In addition to working out hard with a partner, having a pair of coaching eyes on you will also make a huge difference in the accomplishments you can make in the gym. Trainers do a lot of things for a lot of people. We coach, we encourage, we keep you safe, we design smart effective programming for each individual, we keep you accountable, we challenge, we push, and most of all, we watch. Having a scrutinizing pair of eyes on you will for sure drive you to do your best. The next time your boss comes around your office try surfing the internet instead of working super hard on your work. Let me know how that goes. It’s human nature to work harder with someone else’s eyes on you. So if you don’t have a workout partner, if you do not have the luxury of hiring a trainer, workout at a semi busy time (esp. helpful if you workout when all the hot ladies do) and see if you aren’t doing one extra rep, adding 5 more pounds, or running just a little bit faster. Just by having more than one or two people in the same room as you can ignite a little bug inside of you that says, “I don’t want to look like a weenie, I can do this!” People may not actually be watching you but just in case they are you’ll be ready!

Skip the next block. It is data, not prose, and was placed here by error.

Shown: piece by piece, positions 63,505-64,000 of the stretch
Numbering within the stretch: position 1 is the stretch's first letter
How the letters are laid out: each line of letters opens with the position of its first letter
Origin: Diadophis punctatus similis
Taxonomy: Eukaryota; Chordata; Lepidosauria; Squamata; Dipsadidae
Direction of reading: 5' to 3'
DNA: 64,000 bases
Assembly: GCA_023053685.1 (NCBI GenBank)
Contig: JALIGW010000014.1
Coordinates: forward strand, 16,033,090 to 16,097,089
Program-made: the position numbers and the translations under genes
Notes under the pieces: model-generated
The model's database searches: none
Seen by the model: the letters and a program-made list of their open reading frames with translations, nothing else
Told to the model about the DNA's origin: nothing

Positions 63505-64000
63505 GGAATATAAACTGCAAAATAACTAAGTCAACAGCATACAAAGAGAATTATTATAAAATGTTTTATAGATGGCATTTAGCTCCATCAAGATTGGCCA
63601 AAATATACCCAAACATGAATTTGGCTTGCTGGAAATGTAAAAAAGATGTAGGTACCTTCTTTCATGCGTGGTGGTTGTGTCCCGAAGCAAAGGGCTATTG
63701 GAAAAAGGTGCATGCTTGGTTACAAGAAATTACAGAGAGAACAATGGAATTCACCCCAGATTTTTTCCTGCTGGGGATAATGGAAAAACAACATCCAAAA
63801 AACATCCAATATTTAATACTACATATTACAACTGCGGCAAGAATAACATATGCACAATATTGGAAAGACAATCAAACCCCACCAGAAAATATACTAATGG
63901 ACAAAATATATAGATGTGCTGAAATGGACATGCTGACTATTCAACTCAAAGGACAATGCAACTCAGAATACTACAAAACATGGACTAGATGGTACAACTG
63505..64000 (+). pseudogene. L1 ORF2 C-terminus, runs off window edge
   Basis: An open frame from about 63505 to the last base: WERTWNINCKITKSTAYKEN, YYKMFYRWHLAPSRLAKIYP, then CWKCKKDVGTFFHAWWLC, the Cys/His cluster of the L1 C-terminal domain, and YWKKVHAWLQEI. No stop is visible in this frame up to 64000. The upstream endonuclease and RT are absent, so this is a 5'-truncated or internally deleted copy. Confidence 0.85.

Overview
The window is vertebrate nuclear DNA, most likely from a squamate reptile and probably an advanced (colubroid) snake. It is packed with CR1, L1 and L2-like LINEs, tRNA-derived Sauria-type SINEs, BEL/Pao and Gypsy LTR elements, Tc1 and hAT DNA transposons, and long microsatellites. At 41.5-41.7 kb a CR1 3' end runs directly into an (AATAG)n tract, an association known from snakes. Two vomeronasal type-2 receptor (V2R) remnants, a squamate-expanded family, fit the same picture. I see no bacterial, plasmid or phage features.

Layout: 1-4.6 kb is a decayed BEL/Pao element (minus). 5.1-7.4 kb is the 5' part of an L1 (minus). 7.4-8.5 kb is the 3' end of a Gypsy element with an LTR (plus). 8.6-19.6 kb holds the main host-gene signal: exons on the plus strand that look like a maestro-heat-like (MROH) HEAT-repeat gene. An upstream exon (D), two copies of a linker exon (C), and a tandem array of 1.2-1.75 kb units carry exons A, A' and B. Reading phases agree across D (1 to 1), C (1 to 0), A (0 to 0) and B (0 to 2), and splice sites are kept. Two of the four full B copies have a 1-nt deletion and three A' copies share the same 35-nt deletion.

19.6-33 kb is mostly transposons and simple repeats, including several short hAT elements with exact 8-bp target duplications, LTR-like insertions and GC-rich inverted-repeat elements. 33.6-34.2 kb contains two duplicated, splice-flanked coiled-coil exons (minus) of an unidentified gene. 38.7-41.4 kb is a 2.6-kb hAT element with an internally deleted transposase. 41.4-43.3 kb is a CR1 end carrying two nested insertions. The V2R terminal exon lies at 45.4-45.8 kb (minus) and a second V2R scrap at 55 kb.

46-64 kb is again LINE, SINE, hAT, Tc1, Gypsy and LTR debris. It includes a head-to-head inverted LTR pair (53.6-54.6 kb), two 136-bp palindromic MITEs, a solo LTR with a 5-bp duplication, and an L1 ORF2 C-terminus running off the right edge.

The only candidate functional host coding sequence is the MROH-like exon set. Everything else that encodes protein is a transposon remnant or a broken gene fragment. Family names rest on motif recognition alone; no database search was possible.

The moral of the story is if you can get a workout partner (that wants to workout, not sit around and talk about the weather) you should! If you can workout with a trainer, I can guarantee you will work harder than you do alone. Or if nothing else maybe you wake up a half an hour earlier and workout when you know the gym isn’t a desert. If you are looking to improve your productivity and do better simple changes can be your answer. Try a group X class instead of working out alone. Come to the gym with your husband instead of staying home and going for a run. Motivation is a huge key in doing your best and working hard, find your motivation and get at it!